Eastern Mennonite University faculty member shares Menno Snapshots blog,”Becoming undone: Grief work as a vital spiritual practice”


by Chris Hoover Seidel and available here

As the conflict between Israel and Hamas continues to rage on, Chris Hoover Seidel reflects on how she has learned to handle her own grief, while also holding space for those grieving around her. 

This blog post is part of Mennonite Church USA’s ongoing  Learn, Pray, Join: Cost of War initiative.

photo credit: Sandy King

Chris Hoover Seidel lives in Harrisonburg, Virginia, with her husband, Tim, and her children, Kai and Phoenix. Chris works as a spiritual director through Soulence and is part of the Mennonite Spiritual Directors Network. She assists with Eastern Mennonite University’s Sacred Pauses class and helped lead an EMU Intercultural Program to Palestine and Israel in May and June. She serves her local community by working to end family homelessness, through her work as executive director of Bridge of Hope Harrisonburg-Rockingham. She attends Shenandoah Valley Church of the Wild. Chris and Tim were co-peace development workers with Mennonite Central Committee from 2004-2007, living in Bethlehem, West Bank, where their son, Kai, was born.

The week of Oct. 7, many friends were checking in to see how my family and I were doing with the news about Gaza. I did what I knew to do — let them know that we were heartbroken but managing, thanked them for checking in and asked how they were. I could already feel myself assuming the position of the space holder. On one hand, I appreciated their thoughtfulness. On the other, I knew that we served as a touchpoint for grief seeking a landing place.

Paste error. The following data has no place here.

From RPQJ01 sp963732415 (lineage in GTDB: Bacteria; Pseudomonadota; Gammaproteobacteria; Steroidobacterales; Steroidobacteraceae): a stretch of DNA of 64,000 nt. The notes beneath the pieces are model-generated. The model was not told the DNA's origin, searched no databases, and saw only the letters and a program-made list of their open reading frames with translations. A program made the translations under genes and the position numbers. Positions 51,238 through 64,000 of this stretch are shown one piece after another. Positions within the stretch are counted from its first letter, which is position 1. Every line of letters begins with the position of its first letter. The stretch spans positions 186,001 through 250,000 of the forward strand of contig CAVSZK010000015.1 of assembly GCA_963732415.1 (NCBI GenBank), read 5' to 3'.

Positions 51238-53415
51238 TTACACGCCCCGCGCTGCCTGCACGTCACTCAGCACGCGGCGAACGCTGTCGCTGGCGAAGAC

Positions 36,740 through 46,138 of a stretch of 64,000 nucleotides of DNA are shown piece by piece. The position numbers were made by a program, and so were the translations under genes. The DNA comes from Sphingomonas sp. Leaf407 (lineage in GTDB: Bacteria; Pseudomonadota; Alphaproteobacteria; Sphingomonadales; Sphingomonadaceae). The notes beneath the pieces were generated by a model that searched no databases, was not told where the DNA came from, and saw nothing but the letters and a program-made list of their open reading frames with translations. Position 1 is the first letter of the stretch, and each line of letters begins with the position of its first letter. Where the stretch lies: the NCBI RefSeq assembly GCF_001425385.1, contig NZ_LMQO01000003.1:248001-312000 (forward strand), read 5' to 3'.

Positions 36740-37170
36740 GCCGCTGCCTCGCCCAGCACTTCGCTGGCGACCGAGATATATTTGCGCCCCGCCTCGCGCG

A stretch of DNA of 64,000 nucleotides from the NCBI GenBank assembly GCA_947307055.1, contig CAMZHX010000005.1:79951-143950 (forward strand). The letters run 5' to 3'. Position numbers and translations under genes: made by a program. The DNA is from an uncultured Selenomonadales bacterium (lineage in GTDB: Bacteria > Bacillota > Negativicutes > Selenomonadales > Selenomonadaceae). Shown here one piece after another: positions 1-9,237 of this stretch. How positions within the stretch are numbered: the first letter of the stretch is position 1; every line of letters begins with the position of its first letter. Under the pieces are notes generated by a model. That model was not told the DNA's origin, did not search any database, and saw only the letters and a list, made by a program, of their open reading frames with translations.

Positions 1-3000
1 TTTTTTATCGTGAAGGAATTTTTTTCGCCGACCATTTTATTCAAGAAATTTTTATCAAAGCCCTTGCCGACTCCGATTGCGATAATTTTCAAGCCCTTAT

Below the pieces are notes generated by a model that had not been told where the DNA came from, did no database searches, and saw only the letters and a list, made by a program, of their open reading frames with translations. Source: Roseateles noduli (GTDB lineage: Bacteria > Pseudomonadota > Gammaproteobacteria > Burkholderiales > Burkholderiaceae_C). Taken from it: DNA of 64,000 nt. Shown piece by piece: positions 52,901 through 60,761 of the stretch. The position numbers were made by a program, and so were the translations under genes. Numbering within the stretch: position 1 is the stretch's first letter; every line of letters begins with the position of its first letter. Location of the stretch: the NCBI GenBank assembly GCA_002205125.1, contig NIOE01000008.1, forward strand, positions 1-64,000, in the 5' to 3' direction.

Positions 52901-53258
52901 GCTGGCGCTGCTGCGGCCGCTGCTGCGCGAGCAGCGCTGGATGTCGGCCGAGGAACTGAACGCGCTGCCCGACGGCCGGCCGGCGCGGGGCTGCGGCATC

I steadied myself in this position as things got worse. Airstrikes on Gaza are a very real and regular part of the Israeli occupation of Palestine. My husband and I had witnessed the occupation first-hand as MCC peace development workers living in the West Bank. I had walked Gaza’s streets, heard the stories of her people, photographed the rubble and asked people to care. But this October was unlike anything we had ever witnessed. Save the Children reported that “more children had been killed in Gaza in three weeks than the total killed in conflicts around the world every year since 2019.” What was unfolding was utterly devastating.

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